When money is tight, the first noticeable changes are that the phone rings less often and the foot traffic to the clinic decreases. This is when many competitors start advertising more heavily. The problem with this strategy is that people still do not have the money for an elective procedure, even though they may like your advertisement. Therefore, the best way to spend your advertising budget is to market to your own database. Your own word-of-mouth referral network is the biggest asset in your practice. If you have consistently delivered high-quality service, your past patients will gladly refer friends and relatives to your facility. The best (and possibly less well-known) feature of word-ofmouth referrals is that you get to work with patients similar to those you have experience working with. People tend to spend time with people who are similar to themselves.

At the Wellington Eye Clinic, we are blessed with a fabulous patient database made up of the nicest people, so we are pleased to see their friends and relatives in the clinic. However, if your situation is different and you find yourself desiring a change from the typical patient you currently treat, then it may pay to advertise in order to attract a different demographic to your facility.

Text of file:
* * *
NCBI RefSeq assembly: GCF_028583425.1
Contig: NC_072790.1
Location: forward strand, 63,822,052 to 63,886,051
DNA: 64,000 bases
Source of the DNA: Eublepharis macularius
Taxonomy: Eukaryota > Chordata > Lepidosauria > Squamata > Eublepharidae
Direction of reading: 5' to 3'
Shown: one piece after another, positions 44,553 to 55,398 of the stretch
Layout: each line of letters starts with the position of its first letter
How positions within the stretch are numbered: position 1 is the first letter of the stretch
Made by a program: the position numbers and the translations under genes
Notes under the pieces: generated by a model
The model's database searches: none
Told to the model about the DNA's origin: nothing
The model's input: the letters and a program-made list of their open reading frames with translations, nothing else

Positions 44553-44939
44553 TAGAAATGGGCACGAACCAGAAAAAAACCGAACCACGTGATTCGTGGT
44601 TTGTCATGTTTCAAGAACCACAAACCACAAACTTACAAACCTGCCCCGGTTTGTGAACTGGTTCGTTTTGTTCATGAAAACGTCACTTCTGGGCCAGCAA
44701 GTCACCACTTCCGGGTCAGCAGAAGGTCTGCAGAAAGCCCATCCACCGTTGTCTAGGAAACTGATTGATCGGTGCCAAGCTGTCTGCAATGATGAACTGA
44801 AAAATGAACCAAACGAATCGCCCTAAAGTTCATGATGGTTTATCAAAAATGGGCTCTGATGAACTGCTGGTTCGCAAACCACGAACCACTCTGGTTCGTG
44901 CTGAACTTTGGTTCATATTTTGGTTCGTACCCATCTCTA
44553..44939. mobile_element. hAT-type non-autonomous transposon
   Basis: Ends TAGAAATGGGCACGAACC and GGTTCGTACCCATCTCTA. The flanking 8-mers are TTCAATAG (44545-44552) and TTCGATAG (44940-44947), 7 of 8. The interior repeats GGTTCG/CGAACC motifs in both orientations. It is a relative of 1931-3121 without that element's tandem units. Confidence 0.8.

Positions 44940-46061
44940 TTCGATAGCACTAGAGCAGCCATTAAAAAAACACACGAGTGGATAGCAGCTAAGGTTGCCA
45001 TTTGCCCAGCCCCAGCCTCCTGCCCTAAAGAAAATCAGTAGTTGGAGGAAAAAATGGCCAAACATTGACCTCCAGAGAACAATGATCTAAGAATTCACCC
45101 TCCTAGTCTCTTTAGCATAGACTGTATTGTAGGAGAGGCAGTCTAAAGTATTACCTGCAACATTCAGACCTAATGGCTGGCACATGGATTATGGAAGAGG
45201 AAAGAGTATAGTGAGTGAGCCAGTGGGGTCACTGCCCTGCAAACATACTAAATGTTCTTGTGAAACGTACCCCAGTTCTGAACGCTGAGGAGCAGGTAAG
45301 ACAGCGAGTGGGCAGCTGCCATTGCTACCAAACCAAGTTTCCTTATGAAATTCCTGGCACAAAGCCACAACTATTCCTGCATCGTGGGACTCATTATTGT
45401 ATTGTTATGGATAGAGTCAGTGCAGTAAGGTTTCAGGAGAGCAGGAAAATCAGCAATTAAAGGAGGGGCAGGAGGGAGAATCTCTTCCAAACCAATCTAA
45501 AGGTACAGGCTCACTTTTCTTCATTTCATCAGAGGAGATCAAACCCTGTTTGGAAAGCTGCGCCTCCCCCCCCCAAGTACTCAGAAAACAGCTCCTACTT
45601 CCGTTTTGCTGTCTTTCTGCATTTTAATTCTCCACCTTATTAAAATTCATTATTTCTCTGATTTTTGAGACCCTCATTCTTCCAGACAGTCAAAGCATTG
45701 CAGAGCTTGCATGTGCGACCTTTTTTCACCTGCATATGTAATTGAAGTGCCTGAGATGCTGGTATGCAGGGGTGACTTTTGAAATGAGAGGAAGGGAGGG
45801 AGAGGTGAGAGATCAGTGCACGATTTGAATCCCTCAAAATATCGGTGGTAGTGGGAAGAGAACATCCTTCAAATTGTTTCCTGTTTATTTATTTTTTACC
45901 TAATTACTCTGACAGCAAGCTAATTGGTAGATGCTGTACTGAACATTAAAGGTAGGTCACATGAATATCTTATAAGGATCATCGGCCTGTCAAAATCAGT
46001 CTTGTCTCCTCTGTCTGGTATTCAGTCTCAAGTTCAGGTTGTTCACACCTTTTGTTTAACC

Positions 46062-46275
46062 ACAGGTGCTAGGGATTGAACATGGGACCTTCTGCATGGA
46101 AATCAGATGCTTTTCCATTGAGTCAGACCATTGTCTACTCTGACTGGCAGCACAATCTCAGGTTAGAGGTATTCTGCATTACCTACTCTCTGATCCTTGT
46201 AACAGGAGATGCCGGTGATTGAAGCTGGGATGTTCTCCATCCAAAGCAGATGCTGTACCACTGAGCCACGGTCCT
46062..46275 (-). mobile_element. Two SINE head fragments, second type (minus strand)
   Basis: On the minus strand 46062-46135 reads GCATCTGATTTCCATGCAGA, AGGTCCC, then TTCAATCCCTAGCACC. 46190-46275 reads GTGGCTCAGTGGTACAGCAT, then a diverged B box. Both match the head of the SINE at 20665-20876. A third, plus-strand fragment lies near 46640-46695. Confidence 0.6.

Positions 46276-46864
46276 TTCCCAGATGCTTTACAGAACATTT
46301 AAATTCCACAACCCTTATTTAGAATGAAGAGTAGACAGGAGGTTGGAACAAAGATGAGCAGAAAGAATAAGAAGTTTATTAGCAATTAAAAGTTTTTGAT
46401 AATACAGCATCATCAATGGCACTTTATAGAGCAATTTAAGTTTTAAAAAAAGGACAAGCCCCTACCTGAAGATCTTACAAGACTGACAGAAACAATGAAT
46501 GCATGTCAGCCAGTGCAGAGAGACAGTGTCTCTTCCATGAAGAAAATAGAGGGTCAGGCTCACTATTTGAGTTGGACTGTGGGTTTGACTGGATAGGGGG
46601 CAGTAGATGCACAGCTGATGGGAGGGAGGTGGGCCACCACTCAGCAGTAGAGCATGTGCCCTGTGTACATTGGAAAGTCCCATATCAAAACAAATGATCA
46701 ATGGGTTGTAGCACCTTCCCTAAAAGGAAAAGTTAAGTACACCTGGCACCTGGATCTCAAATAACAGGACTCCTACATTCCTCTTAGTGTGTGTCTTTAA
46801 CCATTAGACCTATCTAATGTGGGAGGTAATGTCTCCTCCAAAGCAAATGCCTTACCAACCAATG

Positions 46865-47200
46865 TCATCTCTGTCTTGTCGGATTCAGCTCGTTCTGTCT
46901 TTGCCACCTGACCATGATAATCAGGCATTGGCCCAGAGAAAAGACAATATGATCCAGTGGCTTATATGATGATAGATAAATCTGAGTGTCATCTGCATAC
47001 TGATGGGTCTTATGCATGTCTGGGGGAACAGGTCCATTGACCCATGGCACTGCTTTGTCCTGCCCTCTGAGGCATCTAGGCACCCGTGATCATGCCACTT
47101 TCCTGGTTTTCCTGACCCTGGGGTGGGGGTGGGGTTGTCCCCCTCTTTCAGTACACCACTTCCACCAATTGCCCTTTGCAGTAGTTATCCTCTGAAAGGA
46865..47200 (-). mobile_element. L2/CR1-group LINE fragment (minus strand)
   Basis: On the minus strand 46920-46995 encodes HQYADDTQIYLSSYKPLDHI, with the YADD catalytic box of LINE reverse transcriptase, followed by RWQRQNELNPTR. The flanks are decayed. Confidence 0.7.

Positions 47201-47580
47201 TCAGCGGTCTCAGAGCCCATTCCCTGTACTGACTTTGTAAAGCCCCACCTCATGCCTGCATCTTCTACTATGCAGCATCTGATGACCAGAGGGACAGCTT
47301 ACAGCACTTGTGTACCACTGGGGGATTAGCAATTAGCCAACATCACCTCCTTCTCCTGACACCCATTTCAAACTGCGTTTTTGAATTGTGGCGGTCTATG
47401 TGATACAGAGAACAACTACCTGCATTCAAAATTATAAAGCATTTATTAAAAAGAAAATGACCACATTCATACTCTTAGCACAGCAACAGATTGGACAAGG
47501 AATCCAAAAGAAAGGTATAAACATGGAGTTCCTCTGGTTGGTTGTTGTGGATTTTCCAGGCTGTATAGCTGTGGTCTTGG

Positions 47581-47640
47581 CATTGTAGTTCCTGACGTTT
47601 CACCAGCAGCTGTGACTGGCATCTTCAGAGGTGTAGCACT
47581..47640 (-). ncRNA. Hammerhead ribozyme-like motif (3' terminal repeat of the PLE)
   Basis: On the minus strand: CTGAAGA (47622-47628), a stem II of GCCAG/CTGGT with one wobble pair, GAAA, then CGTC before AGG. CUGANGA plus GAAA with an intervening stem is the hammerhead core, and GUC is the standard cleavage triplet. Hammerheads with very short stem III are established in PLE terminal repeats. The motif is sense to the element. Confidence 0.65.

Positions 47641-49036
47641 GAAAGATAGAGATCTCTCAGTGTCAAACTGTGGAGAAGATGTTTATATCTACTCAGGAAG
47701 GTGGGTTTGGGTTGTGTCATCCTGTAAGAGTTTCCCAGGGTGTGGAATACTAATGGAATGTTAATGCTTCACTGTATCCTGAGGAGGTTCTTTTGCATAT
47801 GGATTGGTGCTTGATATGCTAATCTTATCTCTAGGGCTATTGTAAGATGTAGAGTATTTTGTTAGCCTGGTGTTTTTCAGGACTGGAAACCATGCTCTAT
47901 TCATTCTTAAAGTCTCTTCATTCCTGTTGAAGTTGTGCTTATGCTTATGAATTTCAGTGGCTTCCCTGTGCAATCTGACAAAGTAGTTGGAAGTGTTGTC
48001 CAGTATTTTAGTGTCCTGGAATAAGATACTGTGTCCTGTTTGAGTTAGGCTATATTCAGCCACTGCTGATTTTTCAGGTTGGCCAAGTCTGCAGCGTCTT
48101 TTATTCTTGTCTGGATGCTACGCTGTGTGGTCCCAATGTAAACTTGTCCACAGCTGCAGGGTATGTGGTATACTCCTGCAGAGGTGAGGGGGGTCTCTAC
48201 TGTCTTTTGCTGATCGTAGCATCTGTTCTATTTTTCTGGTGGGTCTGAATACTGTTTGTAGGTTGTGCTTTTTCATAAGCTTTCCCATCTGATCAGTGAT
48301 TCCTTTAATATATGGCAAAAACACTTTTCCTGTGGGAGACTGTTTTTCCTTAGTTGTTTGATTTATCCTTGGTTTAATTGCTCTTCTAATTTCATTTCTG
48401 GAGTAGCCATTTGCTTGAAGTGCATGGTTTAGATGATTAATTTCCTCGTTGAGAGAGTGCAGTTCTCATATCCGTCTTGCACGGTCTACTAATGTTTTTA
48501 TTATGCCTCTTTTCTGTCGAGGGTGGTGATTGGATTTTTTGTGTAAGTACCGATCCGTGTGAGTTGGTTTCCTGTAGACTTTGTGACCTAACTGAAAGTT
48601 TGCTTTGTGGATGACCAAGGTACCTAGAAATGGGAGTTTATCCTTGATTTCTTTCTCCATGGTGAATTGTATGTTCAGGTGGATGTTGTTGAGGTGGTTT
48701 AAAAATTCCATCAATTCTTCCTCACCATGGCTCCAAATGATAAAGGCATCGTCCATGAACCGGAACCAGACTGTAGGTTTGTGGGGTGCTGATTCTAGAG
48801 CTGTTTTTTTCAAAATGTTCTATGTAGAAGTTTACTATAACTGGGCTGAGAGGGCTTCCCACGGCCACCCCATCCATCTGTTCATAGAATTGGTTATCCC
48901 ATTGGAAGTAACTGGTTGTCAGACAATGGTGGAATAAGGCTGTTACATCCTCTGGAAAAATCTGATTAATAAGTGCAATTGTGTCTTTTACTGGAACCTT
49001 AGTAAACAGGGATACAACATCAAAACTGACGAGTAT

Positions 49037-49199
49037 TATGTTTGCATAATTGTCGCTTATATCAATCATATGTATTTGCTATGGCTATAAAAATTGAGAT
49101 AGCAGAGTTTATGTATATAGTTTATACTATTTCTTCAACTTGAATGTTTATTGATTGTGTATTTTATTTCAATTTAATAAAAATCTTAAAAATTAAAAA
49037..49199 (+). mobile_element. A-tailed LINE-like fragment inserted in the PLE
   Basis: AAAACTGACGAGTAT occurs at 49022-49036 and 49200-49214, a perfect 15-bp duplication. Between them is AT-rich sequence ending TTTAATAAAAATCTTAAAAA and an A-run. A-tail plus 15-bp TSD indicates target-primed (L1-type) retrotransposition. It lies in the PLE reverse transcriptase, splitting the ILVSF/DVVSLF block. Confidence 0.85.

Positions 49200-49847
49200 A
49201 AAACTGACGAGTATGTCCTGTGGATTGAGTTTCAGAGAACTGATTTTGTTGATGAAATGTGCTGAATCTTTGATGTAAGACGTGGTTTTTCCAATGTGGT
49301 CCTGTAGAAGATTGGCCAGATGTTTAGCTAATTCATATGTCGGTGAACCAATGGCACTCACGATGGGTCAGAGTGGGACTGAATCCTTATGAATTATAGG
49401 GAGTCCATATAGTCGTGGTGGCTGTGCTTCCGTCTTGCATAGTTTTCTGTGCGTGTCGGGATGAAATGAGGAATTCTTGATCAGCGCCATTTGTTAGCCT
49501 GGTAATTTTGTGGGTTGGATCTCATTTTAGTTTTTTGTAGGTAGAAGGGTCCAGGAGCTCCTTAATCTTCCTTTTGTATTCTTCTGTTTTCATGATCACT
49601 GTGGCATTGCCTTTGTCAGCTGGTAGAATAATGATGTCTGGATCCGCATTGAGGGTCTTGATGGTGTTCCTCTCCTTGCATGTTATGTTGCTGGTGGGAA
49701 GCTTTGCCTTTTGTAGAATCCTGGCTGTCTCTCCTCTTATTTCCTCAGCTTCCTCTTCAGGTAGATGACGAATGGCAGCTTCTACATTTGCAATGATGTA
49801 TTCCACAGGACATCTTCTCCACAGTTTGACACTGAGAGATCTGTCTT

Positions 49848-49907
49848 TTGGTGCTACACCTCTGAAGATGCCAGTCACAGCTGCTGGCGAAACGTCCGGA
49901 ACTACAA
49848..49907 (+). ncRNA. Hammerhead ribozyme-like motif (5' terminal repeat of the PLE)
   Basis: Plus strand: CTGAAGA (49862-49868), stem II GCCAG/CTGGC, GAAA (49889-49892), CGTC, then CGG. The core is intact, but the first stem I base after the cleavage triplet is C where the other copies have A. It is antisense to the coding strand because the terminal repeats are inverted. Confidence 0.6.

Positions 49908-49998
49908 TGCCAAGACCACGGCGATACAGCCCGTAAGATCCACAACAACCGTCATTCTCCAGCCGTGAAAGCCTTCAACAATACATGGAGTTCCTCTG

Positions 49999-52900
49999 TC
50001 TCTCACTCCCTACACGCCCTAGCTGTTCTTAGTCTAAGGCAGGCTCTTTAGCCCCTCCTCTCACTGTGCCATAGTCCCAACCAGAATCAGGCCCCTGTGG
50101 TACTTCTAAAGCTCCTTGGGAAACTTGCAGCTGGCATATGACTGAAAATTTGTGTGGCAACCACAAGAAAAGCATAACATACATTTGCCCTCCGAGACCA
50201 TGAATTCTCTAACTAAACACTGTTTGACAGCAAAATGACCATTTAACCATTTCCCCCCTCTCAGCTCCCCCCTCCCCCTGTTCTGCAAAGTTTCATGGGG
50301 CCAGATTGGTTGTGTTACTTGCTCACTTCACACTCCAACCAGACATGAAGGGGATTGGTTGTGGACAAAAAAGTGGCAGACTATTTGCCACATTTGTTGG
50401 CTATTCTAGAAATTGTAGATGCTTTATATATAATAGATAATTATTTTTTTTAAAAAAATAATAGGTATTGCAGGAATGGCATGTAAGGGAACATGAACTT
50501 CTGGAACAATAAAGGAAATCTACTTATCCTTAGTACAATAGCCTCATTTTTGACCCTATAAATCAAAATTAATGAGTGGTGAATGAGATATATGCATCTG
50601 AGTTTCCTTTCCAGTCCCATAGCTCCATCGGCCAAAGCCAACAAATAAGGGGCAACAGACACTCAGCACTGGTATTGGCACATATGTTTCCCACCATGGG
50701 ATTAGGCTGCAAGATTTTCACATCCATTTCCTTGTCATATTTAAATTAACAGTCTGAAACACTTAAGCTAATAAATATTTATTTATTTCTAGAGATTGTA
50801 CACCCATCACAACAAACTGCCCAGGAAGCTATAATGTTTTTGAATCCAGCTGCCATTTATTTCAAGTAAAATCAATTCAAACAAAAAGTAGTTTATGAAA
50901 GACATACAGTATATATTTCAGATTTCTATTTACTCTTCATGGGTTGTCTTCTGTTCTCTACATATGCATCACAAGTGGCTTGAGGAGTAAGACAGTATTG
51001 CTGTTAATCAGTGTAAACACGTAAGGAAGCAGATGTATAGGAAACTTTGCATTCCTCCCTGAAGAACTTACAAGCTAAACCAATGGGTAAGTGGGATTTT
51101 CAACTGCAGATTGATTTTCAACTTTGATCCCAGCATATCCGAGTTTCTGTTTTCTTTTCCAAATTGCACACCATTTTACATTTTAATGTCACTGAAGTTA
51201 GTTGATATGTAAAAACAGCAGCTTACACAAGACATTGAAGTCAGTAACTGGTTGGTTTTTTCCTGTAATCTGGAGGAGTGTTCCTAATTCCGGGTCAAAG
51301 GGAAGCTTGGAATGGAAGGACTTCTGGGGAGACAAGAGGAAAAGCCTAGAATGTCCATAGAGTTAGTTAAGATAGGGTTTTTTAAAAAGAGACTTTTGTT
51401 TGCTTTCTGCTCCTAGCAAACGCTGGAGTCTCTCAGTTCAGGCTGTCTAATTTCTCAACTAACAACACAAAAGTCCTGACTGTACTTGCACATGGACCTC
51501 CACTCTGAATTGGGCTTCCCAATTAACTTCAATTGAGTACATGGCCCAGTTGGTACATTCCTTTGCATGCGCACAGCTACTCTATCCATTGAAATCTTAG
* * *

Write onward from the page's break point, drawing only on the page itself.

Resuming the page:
We recently had an interesting development in which a well-known patient whom we treated participated in an advertising campaign for a competing laser chain. It resulted in what we believed to be misleading advertising because it was made to appear that he received treatment at that chain. Instead of trying to compete in the media, we simply informed our database of the development and wished the patient well. Now every time the advertisement is seen, there are 30,000 of our patients telling their friends and family the truth. It has become our advertising, and it cost us nothing—nothing but honesty and integrity. As one of our patients put it, “When he needed his eyes looked after, he went to the top clinic. However, for money, he is telling others to take their chances elsewhere.”